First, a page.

For many of the world’s greatest innovators, “eureka moments” struck at unexpected times. Newton had his falling apple. Benjamin Franklin, his kite and key. And Ann Clements had “Guitar Hero.”
Around 2008, Clements, an associate professor of music education, was playing “Guitar Hero” with a group of friends when inspiration struck a chord: what if this musical video game could actually be used in music education?
Unsure where to start searching for an answer, Clements was directed to the Educational Gaming Commons (EGC), an Information Technology Services group within Teaching and Learning with Technology (TLT) that is dedicated to advancing learning through games.
Founded in 2008, the EGC works with faculty to create tailored games based on specific course objectives. The EGC also researches gamification techniques and investigates new ways to use innovative technologies.
“There's this access to technology in ways I don't think you could have imagined 20 years ago,” said Chris Stubbs, the project manager for the EGC.
According to Stubbs, Clements isn’t alone in her desire to pursue unique education techniques.
“We've seen a lot of folks come to us and say, ‘hey, I used to teach 50 students, but now I'm in a course with 300 students, and I'm struggling to find real ways to get them engaged in learning,’” Stubbs said. “Or conversely, maybe they used to teach residential and now they're teaching online, and they're looking for different opportunities and tools that can bring learning to life in different ways.”For many students, educational games can be an opportunity for them to use their knowledge in real and powerful ways.
“When you play a game, you're actively participating in something. And that engagement level makes it a more memorable experience. it makes it more likely that you’re going to retain the information after you’re finished,” Stubbs said. “So it's different in that way from just passively consuming a PowerPoint, which is not to say that those methods are bad. It's just that because games force you to take action, they could stick a little bit longer.”
Since its inception, the EGC has been involved in 15 game development projects. Four of these educational games can be played on the EGC website: “Time and Patients,” a hospital management game; “EconU,” which pairs running a university with economic concepts; “Chemblaster,” a bubble blaster game using the periodic table of elements; and “Bucket of Beans,” used to teach the economic concept of reciprocity. Behind all of these games is one man: Zac Zidik.
Zidik, a multimedia specialist with the EGC, wears many hats in the game development process — animator, audio designer and plot developer, just to name a few — and he even created a new HTML5 game engine to support future EGC projects.
For Zidik, part of the appeal of educational games is the real-world skills they allow students to practice.
“In my opinion, the best games are used to practice knowledge, not so much give knowledge,” Zidik said. “You could tell somebody how to build a house, but if they get to practice building the house, that's much more valuable. So that's what the games do well.”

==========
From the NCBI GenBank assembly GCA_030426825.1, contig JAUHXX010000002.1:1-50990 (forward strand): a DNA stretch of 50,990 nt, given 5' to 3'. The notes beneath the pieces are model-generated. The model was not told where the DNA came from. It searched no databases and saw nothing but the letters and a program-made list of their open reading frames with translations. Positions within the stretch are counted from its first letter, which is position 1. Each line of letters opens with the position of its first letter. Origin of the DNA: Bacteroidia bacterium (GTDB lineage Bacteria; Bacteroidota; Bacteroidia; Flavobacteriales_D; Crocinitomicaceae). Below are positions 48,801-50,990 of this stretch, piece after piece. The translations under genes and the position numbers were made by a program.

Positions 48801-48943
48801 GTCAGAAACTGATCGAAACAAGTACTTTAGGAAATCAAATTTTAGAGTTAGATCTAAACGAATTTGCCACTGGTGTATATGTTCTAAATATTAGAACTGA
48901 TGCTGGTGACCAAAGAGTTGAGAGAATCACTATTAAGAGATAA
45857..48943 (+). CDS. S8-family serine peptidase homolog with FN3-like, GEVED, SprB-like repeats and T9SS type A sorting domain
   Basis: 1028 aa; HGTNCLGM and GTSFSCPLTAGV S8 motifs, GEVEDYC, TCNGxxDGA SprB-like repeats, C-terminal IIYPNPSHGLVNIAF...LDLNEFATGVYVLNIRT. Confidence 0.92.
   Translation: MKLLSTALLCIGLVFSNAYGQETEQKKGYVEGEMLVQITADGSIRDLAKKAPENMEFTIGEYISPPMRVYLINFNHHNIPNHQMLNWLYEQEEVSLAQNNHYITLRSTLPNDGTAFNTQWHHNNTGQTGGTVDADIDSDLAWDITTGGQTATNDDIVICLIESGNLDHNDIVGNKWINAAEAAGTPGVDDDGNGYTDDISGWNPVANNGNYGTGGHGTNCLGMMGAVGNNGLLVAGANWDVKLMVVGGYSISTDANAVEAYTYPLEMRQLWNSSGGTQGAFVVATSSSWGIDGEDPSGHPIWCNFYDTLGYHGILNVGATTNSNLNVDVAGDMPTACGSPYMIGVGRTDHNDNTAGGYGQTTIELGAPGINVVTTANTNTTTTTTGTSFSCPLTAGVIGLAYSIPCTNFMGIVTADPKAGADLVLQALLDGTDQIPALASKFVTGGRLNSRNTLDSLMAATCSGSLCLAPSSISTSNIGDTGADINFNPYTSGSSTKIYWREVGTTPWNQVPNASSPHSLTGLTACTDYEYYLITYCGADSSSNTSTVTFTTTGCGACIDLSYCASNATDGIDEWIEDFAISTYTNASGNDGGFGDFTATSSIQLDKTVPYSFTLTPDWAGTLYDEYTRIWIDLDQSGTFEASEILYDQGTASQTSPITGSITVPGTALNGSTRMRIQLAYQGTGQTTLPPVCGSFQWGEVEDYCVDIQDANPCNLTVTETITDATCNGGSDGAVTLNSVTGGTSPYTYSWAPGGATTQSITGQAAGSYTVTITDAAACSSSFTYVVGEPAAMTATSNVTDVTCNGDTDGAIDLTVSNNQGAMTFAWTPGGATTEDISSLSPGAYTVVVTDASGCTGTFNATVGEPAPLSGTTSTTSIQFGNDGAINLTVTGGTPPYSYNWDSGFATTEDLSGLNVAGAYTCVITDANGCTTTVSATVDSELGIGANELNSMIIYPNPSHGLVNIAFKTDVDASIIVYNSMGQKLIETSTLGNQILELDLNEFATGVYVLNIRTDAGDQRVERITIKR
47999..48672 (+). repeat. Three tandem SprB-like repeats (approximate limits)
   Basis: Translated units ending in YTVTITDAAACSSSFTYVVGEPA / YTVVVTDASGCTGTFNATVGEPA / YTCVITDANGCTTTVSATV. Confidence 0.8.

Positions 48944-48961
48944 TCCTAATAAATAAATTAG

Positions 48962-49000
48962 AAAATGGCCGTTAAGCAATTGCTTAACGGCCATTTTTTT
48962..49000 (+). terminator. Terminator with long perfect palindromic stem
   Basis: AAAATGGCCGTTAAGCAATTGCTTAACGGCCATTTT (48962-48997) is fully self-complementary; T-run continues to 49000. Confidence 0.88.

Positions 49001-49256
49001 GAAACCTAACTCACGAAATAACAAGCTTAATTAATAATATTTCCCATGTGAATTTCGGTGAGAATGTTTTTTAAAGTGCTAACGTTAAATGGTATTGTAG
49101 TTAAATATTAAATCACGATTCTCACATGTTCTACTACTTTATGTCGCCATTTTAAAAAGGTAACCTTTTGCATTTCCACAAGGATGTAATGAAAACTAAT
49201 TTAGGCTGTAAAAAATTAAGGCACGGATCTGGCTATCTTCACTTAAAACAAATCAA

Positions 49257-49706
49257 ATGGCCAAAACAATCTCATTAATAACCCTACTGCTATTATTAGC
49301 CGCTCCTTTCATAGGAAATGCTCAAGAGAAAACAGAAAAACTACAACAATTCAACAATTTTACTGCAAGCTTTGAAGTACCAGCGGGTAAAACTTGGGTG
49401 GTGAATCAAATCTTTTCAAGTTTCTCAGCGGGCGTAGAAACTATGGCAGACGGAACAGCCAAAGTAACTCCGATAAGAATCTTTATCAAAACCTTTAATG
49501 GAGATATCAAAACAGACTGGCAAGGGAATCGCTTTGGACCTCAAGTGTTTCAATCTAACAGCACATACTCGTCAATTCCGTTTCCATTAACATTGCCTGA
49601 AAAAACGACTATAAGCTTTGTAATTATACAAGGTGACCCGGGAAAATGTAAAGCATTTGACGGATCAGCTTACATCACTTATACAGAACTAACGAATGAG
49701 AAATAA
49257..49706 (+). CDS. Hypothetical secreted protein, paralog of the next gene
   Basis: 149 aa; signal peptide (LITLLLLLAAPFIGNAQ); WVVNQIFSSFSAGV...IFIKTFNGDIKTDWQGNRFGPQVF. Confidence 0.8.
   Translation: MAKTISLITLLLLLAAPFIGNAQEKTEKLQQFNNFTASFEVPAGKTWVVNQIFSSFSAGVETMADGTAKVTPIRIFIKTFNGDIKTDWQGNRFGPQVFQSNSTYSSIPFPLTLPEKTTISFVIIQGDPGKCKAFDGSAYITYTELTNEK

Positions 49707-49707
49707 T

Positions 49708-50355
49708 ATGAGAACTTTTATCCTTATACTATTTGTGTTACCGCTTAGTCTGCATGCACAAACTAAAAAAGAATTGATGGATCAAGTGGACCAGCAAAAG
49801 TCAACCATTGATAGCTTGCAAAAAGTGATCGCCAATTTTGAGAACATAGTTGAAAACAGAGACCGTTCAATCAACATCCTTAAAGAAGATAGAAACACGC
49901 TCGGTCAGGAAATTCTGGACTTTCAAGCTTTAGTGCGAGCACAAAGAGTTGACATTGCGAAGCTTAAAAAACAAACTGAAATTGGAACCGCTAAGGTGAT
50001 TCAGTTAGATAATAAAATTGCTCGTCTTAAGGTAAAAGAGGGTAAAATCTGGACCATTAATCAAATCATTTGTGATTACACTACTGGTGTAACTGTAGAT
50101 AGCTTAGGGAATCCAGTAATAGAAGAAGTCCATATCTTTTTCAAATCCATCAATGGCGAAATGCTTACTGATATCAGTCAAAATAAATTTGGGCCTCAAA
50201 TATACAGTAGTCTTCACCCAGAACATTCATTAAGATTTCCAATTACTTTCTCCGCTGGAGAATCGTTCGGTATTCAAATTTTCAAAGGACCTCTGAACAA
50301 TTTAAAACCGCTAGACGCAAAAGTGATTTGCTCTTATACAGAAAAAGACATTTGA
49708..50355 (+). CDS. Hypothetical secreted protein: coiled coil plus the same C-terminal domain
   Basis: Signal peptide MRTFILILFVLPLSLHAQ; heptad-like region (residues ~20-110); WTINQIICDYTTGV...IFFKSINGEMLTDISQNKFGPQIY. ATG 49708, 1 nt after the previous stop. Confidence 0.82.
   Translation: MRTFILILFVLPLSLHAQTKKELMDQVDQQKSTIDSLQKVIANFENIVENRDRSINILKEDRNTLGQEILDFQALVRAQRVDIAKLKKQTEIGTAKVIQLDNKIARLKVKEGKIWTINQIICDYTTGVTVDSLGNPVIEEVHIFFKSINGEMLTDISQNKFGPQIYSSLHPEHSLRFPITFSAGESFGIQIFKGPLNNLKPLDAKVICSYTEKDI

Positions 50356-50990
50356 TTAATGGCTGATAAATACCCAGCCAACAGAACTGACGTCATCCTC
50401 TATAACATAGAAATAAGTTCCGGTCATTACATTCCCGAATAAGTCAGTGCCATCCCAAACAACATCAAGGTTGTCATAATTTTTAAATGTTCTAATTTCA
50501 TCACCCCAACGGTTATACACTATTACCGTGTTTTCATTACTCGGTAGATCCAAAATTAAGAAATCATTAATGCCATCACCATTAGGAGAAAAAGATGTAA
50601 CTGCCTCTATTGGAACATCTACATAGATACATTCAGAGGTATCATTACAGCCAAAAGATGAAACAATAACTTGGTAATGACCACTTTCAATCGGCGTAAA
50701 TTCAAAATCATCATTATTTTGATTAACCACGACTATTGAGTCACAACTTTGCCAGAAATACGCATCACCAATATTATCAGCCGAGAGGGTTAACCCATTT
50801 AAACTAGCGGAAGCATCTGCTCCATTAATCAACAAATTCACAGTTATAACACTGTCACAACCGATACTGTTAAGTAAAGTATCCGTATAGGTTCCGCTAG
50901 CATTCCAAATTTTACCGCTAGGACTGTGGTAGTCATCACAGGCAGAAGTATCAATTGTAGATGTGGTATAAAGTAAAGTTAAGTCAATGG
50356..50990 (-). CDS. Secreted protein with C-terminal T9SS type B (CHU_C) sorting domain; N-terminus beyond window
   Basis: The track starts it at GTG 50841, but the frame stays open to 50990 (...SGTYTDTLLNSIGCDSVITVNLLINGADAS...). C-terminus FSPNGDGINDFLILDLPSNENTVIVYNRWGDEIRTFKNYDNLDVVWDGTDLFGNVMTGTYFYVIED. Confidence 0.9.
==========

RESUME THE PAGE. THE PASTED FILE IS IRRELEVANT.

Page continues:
But it ultimately doesn’t matter how much course information Zidik can execute in a game — what really matters is whether or not the students think it’s fun.
“At some point, we try to get a group of students who are either currently enrolled in the class or have taken it to play and give us some feedback,” Zidik said. “And that's very valuable, because I can sit here all day long and play it, but if the target audience never gets to play, it doesn't do us a lot of good.”
When Clements first approached Stubbs and his team, she wanted to examine the educational value of “Guitar Hero,” and the group ended up publishing three studies on games and music education. Recently, Zidik, Stubbs and Clements have been working together to create an immersive virtual reality game that simulates teaching a classroom of children, an idea that won the 2015 TLT Symposium Open Innovation Challenge.
The game, titled “First Class,” gives pre-service teachers a lifelike environment to practice in via Microsoft Kinect, a platform that recognizes a player's real-time speech and movements.
“We have the ability to call roll, which is interesting because students will look at you, or they will fall asleep if you're taking too long, or they will roll their eyes if they're not happy. Every student has their own personality,” Clements said. “We also have a proximity unit where you can practice moving around the classroom. And if you're on one side of the room too long, the students on the other side start to show signs of lack of attention.”
According to Clements, virtual reality is only one piece of the rapidly changing world of teaching and learning, and Penn State is leading the pack in new research.
“I think we're at a point now where people are accepting educational games as not only a great idea, but a really wonderful approach in how to modernize teaching and learning,” Clements said. “We're so fortunate at Penn State that we have the Educational Gaming Commons because a lot of other large, tier-one research institutions have not put their resources behind innovative programs like this.”
For Clements, games not only have the power to aid in learning, they open a door to a world of life-changing possibilities.
“Look at massively multiplayer online games: They're all about team building. You only have to be an expert in one area, but what you bring to your team is going to make the whole group stronger,” Clements said. “I think that's the kind of power that's going to cure cancer. You don't want five biologists on the same team, you want a biologist, a chemist and an artist. So when you get people together in a creative space like a game to solve a problem that really matters, that's what's going to change humanity.”
For more IT stories at Penn State, visit http://news.it.psu.edu.